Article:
God Has a Plan

I’d like some Pollyanna words, please
a pail full of platitudes
tell me everything’s going to be fine.
It’s a lie we both want to believe.

Where did my joy go?
What happened to God’s grace?
Loss—the other side of joy
two arteries of one heart
pumping pain and joy to
those who open fully to living.

Is it possible to be grateful
for pain and loss?
Are there blessings in sorrow?
Can I only believe in
a Santa Claus God?

I want to believe that
God has a plan
that life has meaning
so I ask for at least
enough faith to believe this
even if I don’t understand it.

God has a plan.

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4 Responses to God Has a Plan

  1. Life is both simple and complex, isn’t it? The pain as well as the joy of it. As I have come to understand it over time the language of “God’s plan” no longer has meaning and, in fact, obscures the dynamism of the divine-human encounter. I think the biblical view is of God as in constant movement with us, not pre-determining but walking with us, engaging us all along the way, calling and responding, even to the point that God “repented from the evil he would do,” i.e. changed mind about how to respond to human folly. Just my thoughts. My experience of God is one of presence and absence. The Holocaust was not part of God’s plan. My daughter’s death from cancer at the age of 33 was not part of a plan in place before Katie was born. The only plan, so far as I can tell, is to love us to death and to expect us to do the same. It’s all in process.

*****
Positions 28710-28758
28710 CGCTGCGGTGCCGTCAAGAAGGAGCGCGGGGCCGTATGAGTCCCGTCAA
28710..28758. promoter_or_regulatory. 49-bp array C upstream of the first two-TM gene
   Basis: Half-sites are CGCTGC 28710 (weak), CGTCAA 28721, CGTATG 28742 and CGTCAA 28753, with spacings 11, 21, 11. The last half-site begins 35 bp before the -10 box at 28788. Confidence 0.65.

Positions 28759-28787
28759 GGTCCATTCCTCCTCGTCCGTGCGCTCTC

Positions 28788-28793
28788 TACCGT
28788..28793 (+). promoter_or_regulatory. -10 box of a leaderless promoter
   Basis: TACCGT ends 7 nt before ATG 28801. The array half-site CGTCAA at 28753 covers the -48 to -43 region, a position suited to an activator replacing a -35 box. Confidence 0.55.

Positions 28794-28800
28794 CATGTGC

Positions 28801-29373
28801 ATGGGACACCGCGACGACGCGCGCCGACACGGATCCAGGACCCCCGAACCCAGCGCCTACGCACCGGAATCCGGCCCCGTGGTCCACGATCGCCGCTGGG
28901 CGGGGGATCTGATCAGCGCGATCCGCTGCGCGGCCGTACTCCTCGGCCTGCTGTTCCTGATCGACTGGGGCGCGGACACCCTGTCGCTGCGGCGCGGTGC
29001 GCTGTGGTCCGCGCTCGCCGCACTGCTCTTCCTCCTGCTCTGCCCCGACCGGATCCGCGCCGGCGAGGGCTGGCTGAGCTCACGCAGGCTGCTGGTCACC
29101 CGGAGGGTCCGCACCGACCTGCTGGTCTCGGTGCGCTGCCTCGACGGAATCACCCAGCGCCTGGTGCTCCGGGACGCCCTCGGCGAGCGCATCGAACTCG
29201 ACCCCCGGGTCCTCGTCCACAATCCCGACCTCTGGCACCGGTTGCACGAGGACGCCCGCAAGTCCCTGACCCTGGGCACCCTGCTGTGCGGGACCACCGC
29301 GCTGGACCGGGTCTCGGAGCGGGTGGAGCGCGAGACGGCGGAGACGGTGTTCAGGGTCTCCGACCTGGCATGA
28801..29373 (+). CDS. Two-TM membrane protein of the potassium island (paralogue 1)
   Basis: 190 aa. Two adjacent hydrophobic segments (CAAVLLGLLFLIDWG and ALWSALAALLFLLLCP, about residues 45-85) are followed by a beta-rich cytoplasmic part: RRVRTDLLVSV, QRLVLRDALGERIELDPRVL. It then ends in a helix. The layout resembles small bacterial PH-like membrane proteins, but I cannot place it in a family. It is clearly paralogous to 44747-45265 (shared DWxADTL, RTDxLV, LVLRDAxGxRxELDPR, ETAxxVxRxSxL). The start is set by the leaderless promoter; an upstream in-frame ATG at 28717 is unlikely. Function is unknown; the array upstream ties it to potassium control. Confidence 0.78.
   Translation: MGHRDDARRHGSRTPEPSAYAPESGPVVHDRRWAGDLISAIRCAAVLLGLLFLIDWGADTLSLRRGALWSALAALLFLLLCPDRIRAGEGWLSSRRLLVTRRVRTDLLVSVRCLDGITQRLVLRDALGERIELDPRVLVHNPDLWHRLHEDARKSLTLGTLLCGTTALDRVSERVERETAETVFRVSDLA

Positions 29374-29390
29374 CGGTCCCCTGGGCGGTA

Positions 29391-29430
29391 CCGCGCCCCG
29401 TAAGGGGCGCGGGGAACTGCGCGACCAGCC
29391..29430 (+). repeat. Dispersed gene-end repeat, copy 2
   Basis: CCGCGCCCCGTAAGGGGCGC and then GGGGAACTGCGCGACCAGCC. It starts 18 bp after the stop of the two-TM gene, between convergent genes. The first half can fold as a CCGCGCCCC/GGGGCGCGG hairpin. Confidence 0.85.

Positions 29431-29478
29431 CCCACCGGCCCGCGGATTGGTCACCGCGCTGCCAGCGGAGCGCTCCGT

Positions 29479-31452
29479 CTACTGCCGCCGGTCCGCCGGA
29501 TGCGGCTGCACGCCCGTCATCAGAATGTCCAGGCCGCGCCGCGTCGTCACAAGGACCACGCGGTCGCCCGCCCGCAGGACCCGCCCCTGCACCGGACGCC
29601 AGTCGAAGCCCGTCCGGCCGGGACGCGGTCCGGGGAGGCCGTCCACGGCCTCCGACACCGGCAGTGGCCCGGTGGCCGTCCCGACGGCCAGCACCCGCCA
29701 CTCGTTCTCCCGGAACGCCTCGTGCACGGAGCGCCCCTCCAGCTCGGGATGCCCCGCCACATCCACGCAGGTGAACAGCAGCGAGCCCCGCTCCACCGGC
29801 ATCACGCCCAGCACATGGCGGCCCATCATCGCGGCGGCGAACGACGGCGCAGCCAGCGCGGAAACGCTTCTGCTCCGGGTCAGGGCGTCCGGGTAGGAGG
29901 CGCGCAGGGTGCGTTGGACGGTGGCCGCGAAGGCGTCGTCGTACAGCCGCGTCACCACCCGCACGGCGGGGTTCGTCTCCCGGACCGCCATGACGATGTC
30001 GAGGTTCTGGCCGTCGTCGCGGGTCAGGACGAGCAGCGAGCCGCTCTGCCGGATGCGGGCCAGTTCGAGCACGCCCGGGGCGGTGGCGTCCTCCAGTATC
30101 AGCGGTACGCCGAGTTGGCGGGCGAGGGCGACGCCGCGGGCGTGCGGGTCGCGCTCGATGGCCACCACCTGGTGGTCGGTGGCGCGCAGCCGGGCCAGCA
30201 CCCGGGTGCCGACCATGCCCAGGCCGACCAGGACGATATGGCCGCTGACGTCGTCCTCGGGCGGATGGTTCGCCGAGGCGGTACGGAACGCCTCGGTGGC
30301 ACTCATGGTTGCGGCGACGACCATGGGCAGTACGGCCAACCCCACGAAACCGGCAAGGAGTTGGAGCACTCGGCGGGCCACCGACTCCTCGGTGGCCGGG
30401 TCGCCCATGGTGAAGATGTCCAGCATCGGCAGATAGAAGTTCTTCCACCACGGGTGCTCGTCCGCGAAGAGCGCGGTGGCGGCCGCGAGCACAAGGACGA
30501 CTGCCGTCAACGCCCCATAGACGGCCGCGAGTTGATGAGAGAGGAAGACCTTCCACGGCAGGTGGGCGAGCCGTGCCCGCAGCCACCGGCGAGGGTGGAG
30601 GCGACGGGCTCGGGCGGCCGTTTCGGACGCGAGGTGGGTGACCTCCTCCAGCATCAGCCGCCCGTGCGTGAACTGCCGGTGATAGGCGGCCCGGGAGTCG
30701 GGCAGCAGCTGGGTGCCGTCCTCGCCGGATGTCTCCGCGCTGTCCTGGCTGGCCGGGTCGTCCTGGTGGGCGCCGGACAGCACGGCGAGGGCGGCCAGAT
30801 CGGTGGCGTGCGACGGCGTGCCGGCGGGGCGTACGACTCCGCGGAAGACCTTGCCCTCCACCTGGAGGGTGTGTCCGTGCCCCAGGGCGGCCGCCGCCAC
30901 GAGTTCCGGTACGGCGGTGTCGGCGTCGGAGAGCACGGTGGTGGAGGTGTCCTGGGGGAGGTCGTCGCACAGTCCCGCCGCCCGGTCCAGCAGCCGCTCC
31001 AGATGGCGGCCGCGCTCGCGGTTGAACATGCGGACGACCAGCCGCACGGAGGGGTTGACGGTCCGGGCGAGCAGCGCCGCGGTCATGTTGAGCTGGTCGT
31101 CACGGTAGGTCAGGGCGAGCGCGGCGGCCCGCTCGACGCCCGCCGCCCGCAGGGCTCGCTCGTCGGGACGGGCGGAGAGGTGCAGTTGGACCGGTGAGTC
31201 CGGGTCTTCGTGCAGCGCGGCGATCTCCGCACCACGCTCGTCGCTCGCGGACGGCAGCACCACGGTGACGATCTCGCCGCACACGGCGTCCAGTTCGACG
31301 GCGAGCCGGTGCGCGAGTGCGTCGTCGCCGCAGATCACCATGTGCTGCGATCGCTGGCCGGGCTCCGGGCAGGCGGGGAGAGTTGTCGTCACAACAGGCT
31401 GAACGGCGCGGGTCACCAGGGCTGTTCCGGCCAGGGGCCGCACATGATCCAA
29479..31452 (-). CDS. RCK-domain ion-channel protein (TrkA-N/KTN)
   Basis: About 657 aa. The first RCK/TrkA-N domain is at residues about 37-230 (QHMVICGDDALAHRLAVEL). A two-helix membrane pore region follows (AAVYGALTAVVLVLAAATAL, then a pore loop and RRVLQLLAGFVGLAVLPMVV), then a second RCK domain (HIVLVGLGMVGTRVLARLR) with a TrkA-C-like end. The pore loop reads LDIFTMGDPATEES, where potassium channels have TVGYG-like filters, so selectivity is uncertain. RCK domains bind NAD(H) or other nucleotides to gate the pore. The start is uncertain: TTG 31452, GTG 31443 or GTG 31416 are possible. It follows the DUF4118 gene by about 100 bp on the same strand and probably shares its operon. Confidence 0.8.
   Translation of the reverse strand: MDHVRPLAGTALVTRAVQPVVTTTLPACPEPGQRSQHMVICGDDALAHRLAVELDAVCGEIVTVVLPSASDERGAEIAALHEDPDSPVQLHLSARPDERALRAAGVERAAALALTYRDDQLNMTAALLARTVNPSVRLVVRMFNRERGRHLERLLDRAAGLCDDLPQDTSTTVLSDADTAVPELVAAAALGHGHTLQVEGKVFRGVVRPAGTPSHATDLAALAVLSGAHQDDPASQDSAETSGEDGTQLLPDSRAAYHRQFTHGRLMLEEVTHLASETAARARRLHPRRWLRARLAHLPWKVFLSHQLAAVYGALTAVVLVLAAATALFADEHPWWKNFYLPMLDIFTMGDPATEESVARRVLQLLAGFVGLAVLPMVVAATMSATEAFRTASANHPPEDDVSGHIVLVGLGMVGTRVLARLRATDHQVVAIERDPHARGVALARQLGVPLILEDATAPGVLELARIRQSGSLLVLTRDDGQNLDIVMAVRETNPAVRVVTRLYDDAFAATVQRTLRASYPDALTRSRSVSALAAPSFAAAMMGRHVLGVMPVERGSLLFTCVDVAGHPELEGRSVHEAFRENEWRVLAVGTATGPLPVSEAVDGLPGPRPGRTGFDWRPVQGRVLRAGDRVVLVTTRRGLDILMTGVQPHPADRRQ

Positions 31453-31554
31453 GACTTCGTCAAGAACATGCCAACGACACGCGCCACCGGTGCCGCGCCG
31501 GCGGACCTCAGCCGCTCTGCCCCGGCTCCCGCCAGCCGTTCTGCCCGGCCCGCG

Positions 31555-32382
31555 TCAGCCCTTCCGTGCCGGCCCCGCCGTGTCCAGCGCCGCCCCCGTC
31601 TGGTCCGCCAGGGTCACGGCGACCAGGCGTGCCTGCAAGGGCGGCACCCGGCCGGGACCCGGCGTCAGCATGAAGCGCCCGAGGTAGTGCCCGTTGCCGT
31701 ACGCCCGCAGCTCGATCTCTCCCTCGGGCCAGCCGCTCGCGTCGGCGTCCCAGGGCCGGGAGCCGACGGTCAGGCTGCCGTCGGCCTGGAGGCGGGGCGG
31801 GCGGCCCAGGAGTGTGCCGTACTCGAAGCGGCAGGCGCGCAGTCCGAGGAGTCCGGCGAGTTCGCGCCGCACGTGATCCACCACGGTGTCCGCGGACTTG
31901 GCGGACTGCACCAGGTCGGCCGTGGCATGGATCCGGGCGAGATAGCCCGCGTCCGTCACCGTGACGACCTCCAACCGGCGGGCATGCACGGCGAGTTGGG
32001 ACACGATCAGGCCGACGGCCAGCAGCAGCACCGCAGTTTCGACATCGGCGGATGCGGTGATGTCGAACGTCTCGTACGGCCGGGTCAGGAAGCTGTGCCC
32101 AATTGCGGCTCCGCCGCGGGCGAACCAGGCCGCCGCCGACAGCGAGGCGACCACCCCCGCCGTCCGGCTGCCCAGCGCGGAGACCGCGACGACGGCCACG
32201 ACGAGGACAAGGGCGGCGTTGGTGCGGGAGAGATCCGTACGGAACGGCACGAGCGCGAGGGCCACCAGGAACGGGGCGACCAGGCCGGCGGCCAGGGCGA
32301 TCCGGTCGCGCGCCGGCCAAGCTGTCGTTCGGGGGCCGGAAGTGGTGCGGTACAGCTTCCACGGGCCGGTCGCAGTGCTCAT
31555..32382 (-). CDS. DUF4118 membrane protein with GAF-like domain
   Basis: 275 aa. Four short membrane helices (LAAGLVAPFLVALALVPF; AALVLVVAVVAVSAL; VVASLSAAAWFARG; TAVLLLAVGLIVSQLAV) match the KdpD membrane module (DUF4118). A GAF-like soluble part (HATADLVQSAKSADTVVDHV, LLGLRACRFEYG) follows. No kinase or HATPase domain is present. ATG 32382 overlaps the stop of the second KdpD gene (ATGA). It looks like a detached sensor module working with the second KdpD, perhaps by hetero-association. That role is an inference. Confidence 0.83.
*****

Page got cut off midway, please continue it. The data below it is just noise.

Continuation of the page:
• Pat Cegan says:

      Thank you for sharing your thought on this complex subject. More and more I retreat to my sandbox, play and quit asking “What’s it all about, Alphie?” But each morning I sit with pen in hand and write down what comes. Then I post it for all to read, think about, ponder, use or ignore. I can not imagine your sorrow over Katie’s death. No parent should have to bury a child. May your days be filled with peace and love. extra hug, pat

      Liked by 1 person

      • Thanks, Pat. I do the same – sit with pen in hand in the morning and see what comes.


      • Pat Cegan says:

        I am curious about this process, where does 13,000 poems come from? Or all the creative ideas? I just accept it as something I am being led to do but not sure why or how it works. I know I learn as much from the poems as my readers do, if not more. I am really blessed to have this in my life. Hugs, pat


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